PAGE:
Exploring Concrete from the Inside Out

And why is it called “Portland” cement? For more information on the history and technology of concrete, see Robert Courland’s 2011 book Concrete Planet (the link is to my review).

The process of concrete curing is exothermic. It was estimated that if all of the concrete in Hoover Dam had been one continuous pour:

[T]he concrete would have gotten so hot that it would have taken 125 years for the concrete to cool to ambient temperatures. The resulting stresses would have caused the dam to crack and crumble away.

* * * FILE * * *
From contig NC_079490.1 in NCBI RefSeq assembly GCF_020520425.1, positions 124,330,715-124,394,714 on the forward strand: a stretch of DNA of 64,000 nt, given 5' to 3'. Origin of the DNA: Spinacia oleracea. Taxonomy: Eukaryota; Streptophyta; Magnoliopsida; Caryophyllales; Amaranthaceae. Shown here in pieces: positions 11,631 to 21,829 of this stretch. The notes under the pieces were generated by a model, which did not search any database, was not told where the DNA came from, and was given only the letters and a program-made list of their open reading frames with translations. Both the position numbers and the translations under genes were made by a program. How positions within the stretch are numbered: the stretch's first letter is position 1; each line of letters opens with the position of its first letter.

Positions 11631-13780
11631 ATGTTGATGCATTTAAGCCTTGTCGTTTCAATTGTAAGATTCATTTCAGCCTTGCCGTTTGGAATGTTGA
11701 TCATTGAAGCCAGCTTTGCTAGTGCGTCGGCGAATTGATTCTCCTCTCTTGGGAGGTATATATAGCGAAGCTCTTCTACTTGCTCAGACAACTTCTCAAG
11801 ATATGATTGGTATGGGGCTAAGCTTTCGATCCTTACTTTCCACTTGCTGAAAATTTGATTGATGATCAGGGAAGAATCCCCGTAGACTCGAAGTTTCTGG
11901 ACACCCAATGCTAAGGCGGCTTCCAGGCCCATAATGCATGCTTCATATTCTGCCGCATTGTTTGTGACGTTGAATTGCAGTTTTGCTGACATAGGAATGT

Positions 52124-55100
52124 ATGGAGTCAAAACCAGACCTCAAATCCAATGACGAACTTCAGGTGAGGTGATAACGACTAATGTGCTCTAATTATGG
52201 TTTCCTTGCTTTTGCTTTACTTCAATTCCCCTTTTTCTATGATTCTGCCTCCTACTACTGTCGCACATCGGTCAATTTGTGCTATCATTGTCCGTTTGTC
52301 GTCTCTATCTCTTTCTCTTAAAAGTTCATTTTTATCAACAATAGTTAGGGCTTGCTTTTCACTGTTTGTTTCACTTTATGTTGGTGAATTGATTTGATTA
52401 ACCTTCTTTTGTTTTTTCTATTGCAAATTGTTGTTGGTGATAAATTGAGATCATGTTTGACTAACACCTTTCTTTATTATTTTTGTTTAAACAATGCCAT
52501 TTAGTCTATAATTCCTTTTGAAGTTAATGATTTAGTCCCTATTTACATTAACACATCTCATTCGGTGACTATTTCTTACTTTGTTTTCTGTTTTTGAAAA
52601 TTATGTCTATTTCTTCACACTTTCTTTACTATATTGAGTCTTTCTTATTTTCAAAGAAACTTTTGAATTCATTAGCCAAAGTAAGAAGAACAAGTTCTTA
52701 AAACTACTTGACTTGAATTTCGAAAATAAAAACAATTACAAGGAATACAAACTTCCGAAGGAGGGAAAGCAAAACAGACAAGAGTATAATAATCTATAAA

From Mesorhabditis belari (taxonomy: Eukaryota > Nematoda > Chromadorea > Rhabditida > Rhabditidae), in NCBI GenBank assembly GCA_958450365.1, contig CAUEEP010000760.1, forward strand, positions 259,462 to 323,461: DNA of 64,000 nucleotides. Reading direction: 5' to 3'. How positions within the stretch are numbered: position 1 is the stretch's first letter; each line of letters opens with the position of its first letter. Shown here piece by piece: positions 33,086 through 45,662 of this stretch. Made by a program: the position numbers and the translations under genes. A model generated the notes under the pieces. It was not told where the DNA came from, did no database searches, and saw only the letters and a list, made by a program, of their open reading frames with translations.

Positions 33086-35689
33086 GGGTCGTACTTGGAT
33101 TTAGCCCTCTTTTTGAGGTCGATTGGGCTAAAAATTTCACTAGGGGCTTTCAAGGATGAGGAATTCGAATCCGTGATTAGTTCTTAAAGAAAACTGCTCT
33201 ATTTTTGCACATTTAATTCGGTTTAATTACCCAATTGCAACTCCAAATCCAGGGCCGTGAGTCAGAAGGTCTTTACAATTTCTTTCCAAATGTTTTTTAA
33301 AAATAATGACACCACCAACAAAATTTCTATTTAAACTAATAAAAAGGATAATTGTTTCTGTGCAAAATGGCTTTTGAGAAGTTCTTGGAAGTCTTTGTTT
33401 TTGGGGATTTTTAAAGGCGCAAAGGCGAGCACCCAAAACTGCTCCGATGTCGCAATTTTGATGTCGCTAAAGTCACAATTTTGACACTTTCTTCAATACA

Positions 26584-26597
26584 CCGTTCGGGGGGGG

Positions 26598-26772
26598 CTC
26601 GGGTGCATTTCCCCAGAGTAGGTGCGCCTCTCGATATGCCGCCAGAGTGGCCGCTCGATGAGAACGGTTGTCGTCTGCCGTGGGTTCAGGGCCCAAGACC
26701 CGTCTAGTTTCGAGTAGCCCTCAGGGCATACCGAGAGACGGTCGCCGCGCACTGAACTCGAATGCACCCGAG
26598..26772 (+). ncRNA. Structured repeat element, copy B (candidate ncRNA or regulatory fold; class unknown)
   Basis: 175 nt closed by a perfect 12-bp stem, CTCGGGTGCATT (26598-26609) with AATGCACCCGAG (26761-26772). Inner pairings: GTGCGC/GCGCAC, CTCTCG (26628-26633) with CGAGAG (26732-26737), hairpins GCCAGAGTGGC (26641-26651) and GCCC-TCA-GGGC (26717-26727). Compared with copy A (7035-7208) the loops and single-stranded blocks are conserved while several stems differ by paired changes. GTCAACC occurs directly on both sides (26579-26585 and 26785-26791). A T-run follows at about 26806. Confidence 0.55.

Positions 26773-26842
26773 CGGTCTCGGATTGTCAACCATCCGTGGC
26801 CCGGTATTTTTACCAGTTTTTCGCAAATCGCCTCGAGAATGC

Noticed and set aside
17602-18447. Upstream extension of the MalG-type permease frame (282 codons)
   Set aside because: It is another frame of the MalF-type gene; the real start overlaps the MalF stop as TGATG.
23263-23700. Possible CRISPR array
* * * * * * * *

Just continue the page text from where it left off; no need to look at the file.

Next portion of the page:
It was not enough to place small quantities of concrete in individual columns. Each form also contained cooling coils of 1" thin-walled steel pipe. When the concrete was first poured, river water was circulated through these pipes. Once the concrete had received a first initial cooling, chilled water from a refrigeration plant on the lower cofferdam was circulated through the coils to finish the cooling. As each block was cooled, the pipes of the cooling coils were cut off and pressure grouted at 300 pounds per square inch by pneumatic grout guns.